29th February 2012
In June of this year, world leaders will meet in Brazil for the 'Rio+20'- a vital summit to agree a plan for sustainable development across the globe. Last night in the Commons there was a debate on the Environmental Audit Committee's report on the UK's preparations for the Rio summit. Alan spoke in the debate, and talked about what we should hope to achieve at the summit, and how while real progress had been made, in other ways we are still squandering our resources in an 'startlingly profilgate way.'
"The work of the Stockholm Resilience Centre at Stockholm university was mentioned by my hon. Friend Martin Caton, and was examined in some detail in the Select Committee’s report. The centre asked what the planet could put up with in a number of areas before its sustainability threshold was breached. What were the planet’s sustainability boundaries? It considered 10 of them: climate change, ocean acidification, stratospheric ozone depletion, the nitrogen cycle, the phosphorus cycle, global freshwater use, land system change, the rate of biodiversity loss, atmospheric aerosol loading, and chemical pollution. That work made it clear that we have not only transgressed three of those boundaries—the rate of biodiversity loss, the nitrogen cycle and, of course, climate change—but have often done so in a startlingly profligate way, and are close to doing so in three other areas: ocean acidification, the phosphorus cycle, and land system change.
"Rio+20, then, is not just about how the planet can carry sustainable development, but about how can we row back and make the planet sustainable again, in terms of the carrying capacity that the Stockholm resilience centre set out so carefully. We should, however, celebrate some of our international successes. For instance, as a result of an international convention, we have returned ozone depletion to a point at which carrying capacity has been restored, and have done so through international negotiation and discussion in a way that was not thought possible a few years ago. That analysis, however, tells us only some of the tale. The reason for our transgression of the boundaries that I have mentioned is, overwhelmingly, the extent to which the developed world has hoarded its access to the planet’s carrying capacity at the expense of all other countries."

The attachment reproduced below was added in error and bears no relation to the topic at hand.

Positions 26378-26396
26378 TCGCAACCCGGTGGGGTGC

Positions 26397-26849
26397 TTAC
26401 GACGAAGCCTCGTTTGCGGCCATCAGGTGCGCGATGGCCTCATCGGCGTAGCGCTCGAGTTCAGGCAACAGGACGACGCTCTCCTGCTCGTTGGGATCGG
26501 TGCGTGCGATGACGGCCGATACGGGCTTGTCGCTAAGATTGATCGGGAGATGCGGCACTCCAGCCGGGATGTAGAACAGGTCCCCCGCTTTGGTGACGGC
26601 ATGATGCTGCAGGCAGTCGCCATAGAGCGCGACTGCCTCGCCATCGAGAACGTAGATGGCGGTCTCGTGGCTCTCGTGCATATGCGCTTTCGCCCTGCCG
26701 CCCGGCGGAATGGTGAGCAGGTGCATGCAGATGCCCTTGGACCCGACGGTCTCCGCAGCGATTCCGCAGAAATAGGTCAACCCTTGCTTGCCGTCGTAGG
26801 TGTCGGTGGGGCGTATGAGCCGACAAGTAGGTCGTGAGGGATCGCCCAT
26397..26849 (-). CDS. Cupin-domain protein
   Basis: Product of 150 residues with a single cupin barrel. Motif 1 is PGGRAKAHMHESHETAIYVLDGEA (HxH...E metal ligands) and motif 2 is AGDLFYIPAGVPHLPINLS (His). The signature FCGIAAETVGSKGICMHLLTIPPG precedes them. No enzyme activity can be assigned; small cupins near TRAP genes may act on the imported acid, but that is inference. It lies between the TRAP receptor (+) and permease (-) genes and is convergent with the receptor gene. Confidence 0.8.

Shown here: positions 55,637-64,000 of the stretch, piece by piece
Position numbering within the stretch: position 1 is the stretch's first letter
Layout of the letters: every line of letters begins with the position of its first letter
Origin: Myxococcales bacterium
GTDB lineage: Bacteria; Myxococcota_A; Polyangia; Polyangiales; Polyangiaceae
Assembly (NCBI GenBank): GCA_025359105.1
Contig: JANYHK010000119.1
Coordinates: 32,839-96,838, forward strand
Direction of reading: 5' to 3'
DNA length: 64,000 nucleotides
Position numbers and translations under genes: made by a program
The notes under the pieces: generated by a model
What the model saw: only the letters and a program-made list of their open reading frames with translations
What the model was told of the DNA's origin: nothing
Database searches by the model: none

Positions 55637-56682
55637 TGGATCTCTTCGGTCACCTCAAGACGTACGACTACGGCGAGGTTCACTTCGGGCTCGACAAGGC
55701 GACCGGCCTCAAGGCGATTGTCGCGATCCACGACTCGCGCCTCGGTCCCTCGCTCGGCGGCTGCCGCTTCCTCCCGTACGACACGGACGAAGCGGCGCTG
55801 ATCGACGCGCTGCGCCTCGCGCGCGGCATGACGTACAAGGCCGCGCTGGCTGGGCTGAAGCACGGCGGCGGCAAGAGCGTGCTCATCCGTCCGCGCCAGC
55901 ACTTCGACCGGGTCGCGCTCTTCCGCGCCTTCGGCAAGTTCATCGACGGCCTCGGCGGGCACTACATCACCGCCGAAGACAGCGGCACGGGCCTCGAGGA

Financial transaction tax
I think that the promotion of global resources will inevitably have to be developed in order to promote those goals. I hope that the United Kingdom will support the idea of a global transaction tax—even if it does not support efforts to introduce such a tax at European level—with the proceeds going to the development of these sustainability goals.
"Rio must be a workshop, not a talking shop. I also agree that being green is integral to sustainable economic growth and that we must put value on our carrying capacity so that it becomes an integral part of our economic transactions, not merely the fuel for them to take place. We must also add the essential ingredient of global equity in respect of resources... I do not want to be back here in 20 years talking about Rio+40 and wondering what might have been. By then it will be too late, as the Stockholm environment institute shows."
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